Irritable Bowels

Irritable Bowel Syndrome (IBS) is a group of symptoms or disorder that a patient may have, which consists of symptoms that include, though are not limited to: abdominal pain and cramping, changes in bowel movements, gas, bloating, indigestion, heartburn, reflux, Gastro-oesophagial reflux disease, diarrhea, constipation, alternating diarrhea/constipation, abnormal bowel frequency or urgency, pain, spasms, vomiting and/or hemorrhoids.

Causes

IBS can occur at any age, but it often begins in the teen years or early adulthood. It is twice as common in women as in men. About 1 in 6 -10 people have symptoms of IBS. It is a very common reason for referral to bowel specialist and sometimes incorrectly to a gynaecologist, as the symptoms often resemble and can be associated with that of gynaecological conditions causing pelvic pain.

It is not clear why patients develop IBS. Sometimes it occurs after an infection or inflammation of the intestines, or in some cases when reduced stomach acid, causes malfunctioning of the bowels; and there may also be abnormalities in the gut flora (good germs versus bad germs) or the immune system. Also the intestine is connected to the brain. Signals go back and forth between the bowel and brain. These signals affect bowel function and symptoms. The nerves can become more active during stress, causing the intestines to be more sensitive and contract, which causes the spasms that can be associated with IBS – hypersensitive stress response.

There are some research evidences that suggest that people with IBS may have some difficulties in metabolizing serotonin, a neurotransmitter most commonly associated with quality sleep and positive mood, but which is also critical for peristalsis (intestinal muscle contractions that move food through the GI tract). An estimated 95% of the body’s serotonin receptors are located in the intestinal tract! IBS sufferers may have extra sensitive pain receptors in their gut, which may be directly related to low levels of serotonin. So while it's helpful to make lifestyle changes to reduce overall stress levels, to combat potentially low serotonin uptake, it can also be worthwhile supplementing to promote increased serotonin production!

Symptoms

Symptoms range from mild to severe, but most people have mild symptoms. Symptoms vary from person to person. The main symptoms of IBS are abdominal pain, fullness, gas, and bloating that have been present for at least 3 days a month for the last 3 months. The pain and other symptoms will often be reduced or go away after a bowel movement, or it may occur when there is a change in how often there are bowel movements. People with IBS may switch between constipation and diarrhea, or mostly have one or the other. There may be loss of appetite and the symptoms may get worse for a few weeks or a month, and then decrease for a while. For some, symptoms are present most of the time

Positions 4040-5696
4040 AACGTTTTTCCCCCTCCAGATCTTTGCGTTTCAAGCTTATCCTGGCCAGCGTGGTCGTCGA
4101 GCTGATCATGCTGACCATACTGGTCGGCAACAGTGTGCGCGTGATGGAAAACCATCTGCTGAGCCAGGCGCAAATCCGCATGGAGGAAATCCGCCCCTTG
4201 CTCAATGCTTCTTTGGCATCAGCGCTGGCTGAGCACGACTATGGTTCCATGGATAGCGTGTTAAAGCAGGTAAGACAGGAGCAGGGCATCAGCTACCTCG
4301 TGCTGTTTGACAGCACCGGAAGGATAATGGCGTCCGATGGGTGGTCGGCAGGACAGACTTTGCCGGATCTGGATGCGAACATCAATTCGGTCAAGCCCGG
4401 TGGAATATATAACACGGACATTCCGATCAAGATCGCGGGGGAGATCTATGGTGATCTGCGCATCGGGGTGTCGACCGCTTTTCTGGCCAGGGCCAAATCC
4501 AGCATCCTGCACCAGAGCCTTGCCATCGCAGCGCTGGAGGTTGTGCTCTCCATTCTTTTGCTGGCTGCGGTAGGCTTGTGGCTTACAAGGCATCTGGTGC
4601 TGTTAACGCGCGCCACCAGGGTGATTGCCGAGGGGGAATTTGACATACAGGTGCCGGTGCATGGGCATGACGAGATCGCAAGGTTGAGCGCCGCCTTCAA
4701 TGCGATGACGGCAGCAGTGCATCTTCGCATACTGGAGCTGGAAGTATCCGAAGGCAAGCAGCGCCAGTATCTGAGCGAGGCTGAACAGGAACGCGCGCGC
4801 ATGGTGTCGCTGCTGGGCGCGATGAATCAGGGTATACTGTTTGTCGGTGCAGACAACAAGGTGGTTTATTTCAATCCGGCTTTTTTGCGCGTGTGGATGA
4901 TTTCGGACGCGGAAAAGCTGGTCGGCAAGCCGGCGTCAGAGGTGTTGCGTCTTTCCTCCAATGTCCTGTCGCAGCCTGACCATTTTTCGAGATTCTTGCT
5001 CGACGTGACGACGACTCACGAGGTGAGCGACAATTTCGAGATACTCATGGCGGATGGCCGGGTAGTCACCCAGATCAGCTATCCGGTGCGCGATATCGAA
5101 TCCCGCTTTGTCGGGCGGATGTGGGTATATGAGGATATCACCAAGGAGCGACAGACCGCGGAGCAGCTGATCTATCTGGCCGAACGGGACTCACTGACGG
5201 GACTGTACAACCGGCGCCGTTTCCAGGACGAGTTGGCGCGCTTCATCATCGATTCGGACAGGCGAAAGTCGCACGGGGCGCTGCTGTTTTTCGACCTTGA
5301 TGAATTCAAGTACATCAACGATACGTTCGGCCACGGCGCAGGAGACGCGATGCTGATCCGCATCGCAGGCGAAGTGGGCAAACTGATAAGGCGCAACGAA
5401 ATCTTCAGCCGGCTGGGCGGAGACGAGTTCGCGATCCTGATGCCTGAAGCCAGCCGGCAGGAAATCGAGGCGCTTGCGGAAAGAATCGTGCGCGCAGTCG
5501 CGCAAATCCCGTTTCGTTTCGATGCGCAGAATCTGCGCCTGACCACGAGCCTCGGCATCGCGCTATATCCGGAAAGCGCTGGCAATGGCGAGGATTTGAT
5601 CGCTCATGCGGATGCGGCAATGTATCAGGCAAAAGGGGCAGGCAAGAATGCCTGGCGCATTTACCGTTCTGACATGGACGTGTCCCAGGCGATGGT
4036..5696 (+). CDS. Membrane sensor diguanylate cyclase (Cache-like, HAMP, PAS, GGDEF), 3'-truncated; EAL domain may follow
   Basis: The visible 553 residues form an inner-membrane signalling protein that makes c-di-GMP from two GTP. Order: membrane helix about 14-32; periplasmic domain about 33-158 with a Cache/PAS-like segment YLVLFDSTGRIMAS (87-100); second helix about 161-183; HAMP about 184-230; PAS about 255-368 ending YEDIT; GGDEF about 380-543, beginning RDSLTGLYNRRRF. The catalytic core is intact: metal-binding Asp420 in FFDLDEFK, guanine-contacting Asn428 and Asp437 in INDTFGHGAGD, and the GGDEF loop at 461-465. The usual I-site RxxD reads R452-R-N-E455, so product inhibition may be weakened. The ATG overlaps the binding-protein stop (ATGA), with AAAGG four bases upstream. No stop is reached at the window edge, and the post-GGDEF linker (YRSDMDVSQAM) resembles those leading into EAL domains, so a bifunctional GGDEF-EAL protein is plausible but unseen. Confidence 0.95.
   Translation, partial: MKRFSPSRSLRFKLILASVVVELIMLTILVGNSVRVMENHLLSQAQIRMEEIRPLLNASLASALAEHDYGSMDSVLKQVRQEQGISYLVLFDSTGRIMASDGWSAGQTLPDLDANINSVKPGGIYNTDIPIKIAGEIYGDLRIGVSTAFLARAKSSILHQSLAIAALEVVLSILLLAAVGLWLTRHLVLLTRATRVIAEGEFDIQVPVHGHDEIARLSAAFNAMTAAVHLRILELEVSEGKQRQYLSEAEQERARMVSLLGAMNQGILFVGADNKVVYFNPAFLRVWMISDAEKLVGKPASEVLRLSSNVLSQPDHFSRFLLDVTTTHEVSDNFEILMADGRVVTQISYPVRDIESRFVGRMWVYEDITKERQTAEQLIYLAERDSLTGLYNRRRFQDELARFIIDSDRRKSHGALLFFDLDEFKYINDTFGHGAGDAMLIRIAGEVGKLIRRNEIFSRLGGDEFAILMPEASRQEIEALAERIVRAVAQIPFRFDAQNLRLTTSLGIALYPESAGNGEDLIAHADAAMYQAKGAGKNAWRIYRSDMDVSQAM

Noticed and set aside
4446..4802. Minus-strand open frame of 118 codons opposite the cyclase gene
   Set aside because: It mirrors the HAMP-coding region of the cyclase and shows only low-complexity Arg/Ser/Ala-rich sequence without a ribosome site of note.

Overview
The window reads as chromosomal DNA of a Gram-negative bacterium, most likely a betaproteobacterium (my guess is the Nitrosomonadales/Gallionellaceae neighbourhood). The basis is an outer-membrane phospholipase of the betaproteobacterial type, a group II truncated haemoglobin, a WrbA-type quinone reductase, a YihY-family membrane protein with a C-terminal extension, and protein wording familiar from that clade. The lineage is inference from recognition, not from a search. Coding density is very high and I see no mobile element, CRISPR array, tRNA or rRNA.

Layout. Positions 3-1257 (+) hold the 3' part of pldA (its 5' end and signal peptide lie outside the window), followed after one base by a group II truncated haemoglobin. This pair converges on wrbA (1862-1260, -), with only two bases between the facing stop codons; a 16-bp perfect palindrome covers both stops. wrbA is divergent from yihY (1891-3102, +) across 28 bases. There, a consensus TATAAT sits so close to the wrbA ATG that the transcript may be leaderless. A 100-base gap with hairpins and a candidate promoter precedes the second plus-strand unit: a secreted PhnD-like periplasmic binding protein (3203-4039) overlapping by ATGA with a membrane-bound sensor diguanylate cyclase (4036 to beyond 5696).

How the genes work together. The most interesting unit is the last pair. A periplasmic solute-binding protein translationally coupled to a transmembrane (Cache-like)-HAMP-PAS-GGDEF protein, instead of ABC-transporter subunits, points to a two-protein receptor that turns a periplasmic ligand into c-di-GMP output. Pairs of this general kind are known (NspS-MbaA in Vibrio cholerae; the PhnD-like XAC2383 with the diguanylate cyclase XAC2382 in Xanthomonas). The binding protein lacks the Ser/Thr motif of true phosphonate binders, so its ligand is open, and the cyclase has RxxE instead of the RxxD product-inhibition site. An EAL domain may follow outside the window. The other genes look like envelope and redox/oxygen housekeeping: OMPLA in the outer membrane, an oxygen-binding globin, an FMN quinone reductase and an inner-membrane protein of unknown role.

• People with diarrhea will have frequent, loose, watery stools. They will often have an urgent need to have a bowel movement, which may be hard to control.
  • Those with constipation will have a hard time passing stool, as well as fewer bowel movements. They will often need to strain and will feel cramps with a bowel movement. Often, they do not release any stool, or only a small amount.

Signs and tests

There is no specific test to diagnose IBS. Most of the time, your doctor can diagnose IBS based on your symptoms, with few or no test. . Tests may be done to rule out other problems, for example;

  • Eating a lactose-free diet for 2 weeks may help the doctor check for a possible lactase deficiency, or blood tests to see if you have celiac disease or a low blood count (anemia)
  • Stool cultures to check for an infection.
  • Colonoscopy (camera view of the lower portion of the bowel) can be done if you have other symptoms such as weight loss or bloody stools, or anaemia.

Treatment

The goal of treatment is to relieve symptoms. Lifestyle changes can help in some cases of IBS. For example, regular exercise and improved sleep habits may reduce anxiety and help relieve bowel symptoms. Dietary changes can be helpful. However, no specific diet can be recommended for IBS, because the condition differs from one person to another. It may help to:

  • Avoid foods and drinks that stimulate the intestines (such as caffeine, tea, or colas)
  • Avoid large meals
  • Increase fiber in the diet (this may improve constipation but make bloating worse)

It is important to realise that no one medication will work for everyone. Your doctor may try:

  • Anticholinergic medications (dicyclomine, propantheline, belladonna, and hyoscyamine) taken about a half-hour before eating to control intestine muscle spasms
  • Bisacodyl to treat constipation
  • Loperamide to treat diarrhea
  • Low doses of tricyclic antidepressants to help relieve intestinal pain
  • Lubiprostone for constipation symptoms
  • Rifaximin, an antibiotic

Outlook

Irritable bowel syndrome may be a lifelong condition. For some people, symptoms are disabling and reduce the ability to work, travel, and attend social events. Symptoms can often be improved or relieved through treatment.